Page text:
It seems to be accepted that self-fulfilling prophecy has a strong influence on interpersonal communication since it may not only cause the misjudgements of people and situations, but also can limit the achievements of others and create the very realities we most fear, as Kerick, Neuberg and Cialdini (2005: 75) claims. I, for example, may find trouble in communicating with my new desk-mate, which is the situation I most fear, and my new desk-mate, will also response to my behaviours which pushes our relationship into a further bad situation. However, critiques also cited with the notion that most of the self-fulfilling situations seem to be temporary since their many external factors can strongly influence the cycles of processes of self-fulfilling prophecy, according to Brehm, Kassin and Fein (2005: 127). For example, perceivers may become more objective towards the target persons when they are highly motivated to seek the truth (ibid.). Similarly, if the target persons gradually realise the false predictions on them, they would like to manage to overcome the predicament that forced the perceivers to abandon their false predictions (hilton & Darley, 1985, cited with in Brehm, et al). In fact, with the further communication after several days, I gradually realised that I had formed a wrong impression and prediction on my new desk-mate and he also realised my false prediction and tended to force me to abandon it with his friendly actions.  

However, the effects of self-fulfilling prophecy seems to be controversial, since many sociologists argue that positive self-fulfilling prophecy may contribute to the self-concept and self-esteem, helping the person to achieve his or her potential and improve the communication (Adler and Rodman, 2003: 55). Here I want to continue my stories in my senior school. As we communicated with each other further, we had developed much closer relationship than before. Sometimes we helped each other willingly. For example, I was not good at mathematics, my desk-mate, always helped me to solve several problems. He always encouraged me, and my mathematical teacher, always gave me more opportunity to respond in class and more supports. Gradually, I tended to be more confident about my mathematics and had a positive prediction that I could do well in mathematics. At the final exam, I got a high mark.

This is another type of self-fulfilling prophecy, which is called self-imposed prophecies, as Adler, Rosenfeld and ProctorII (2004: 37) indicate. It is agreed that self-imposed prophecy has the capability to shape people’s self-concept and motivate people to achieve their expectations about themselves. In my personal case, with the encouragements of my desk-mate and teacher, I gradually seem to be more confident than before and therefore, have a more positive expectation about my academic performance. This positive prediction, therefore, has changed my behaviours consciously or unconsciously to achieve the goal, according to Schneider, Gruman and Goutts (2005: 217). For example, I was worked harder than before during that period and tended to be eager to solve mathematic problems. However, Adler and Rodman (2003: 55) argue that self-imposed prophecy cannot be simply considered as the ‘power of positive thinking’. They both agree that self-imposed prophecy is one of many approaches for you to stimulate and motivate your potentials, therefore, if you do not have the capability to achieve your prediction, it will not come true. Besides, they also argue that several negative self-imposed prophecies may lead to bad situations in communication. For example, people may expect to be nervous and botch a job interview and that negative prediction will come true (ibid.: 54). Nevertheless, it is clear that self-imposed prophecy, as one kind of self-fulfilling prophecy, can strongly shape the individual’s behaviours and therefore, affect the communication eventually.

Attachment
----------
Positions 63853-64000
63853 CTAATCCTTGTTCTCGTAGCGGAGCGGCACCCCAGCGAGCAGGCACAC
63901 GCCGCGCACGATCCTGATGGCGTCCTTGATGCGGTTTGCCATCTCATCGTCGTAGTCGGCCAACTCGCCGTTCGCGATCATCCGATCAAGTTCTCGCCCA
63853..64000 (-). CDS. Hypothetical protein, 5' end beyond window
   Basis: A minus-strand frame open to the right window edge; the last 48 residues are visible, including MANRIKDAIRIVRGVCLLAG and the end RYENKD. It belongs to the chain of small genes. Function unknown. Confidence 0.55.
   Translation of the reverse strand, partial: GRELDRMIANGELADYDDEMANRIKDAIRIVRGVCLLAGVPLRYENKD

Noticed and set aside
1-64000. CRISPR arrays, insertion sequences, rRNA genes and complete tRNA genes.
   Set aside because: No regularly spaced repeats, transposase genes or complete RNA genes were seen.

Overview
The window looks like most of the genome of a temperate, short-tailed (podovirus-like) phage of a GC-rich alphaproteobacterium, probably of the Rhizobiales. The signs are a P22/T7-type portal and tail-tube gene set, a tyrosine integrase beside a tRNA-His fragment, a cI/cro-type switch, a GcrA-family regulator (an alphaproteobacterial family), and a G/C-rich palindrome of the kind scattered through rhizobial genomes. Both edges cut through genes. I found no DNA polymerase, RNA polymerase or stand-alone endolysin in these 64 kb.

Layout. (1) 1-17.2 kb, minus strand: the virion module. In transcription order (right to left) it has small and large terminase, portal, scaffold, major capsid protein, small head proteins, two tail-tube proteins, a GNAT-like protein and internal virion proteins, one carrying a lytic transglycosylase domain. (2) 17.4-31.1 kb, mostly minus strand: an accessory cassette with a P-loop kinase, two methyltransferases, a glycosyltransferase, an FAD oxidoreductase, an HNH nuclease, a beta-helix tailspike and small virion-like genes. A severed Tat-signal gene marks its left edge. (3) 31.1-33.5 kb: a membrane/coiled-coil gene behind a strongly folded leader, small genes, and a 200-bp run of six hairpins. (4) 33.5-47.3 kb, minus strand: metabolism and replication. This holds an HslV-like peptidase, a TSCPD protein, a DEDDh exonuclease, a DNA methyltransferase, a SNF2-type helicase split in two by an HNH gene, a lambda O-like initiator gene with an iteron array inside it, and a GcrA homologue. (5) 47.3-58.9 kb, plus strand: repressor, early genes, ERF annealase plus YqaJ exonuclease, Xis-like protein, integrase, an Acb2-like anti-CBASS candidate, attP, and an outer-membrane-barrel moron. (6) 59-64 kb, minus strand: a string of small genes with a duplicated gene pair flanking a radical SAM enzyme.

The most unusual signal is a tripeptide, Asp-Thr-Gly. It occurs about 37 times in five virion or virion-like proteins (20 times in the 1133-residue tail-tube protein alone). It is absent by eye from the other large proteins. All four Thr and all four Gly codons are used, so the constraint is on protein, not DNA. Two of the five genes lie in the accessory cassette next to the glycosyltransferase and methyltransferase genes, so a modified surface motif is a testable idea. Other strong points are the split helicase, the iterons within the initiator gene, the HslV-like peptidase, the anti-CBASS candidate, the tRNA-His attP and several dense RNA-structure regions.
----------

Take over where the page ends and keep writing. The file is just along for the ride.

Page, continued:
To conclude, self-fulfilling prophecy has a strong impact on individuals’ behaviours as well as communication. It is clear that a perceiver’s expectation or prediction will definitely alter the target person’s behaviour towards the previous expectation and thus affect their communication eventually. Besides, a person’s prediction also can alter his or her own behaviours towards the original expectation, which will therefore bring it about. It seems to be a psychological effect imposed either by yourself or by others that provides an approach for individuals to achieve their own expectations or predictions. It also has an impact to shape the individuals’ self-concept and self-esteem, which plays an important role in interpersonal communication. However, critically it is arguable that self-fulfilling cycle can be broken up if the perceiver can realise his or her false prediction or the target person can force the perceiver to abandon his or her false prediction. Besides, the effects of self-fulfilling prophecy will be eliminated if we can communicate with others objectively.

References:

Adler, R. and Rosenfeld, L. and Proctor II, R. (2004) ‘Interplay: the Process of Interpersonal Communication’ New York: Oxford University Press. pp. 37-40

Adler, R. and Rodman, G. (2003) ‘Understanding Human Communication: Eighth Edition’ New York: Oxford University Press. pp. 52-6

Aronson, E. and Wilson, T. and Akert, R. (2005) ‘Social Psychology: Fifth Edition’ Upper Saddle River, N.J.: Prentice Hall. pp. 68-72

Brehm, S. and Kassin, S. and Fein, S. (2005) ‘Social Psychology; Sixth Edition’ Boston: Houghton Mifflin Company. pp. 125-7

Kerick, D. and Neuberg, S. and Cialdini, R. (2005) ‘Social Psychology: Unraveling the Mystery’ Boston: Pearson Press. pp. 74-5

Kassin, S. (2001) ‘Psychology: Third Edition’ Upper Saddle River, N.J.: Prentice Hall. pp. 477-80

Passer, M. and Smith, R. (2001) ‘Psychology: Frontiers and Applications’ Boston: McGraw-Hill. pp. 520-2

Schneider, F. and Gruman, J. and Coutts, L. (2005) ‘Applied Social Psychology: Understanding and Addressing Social and Practical Problems’ London: SAGE Publications. pp. 217-9; 292-3

15/05/2009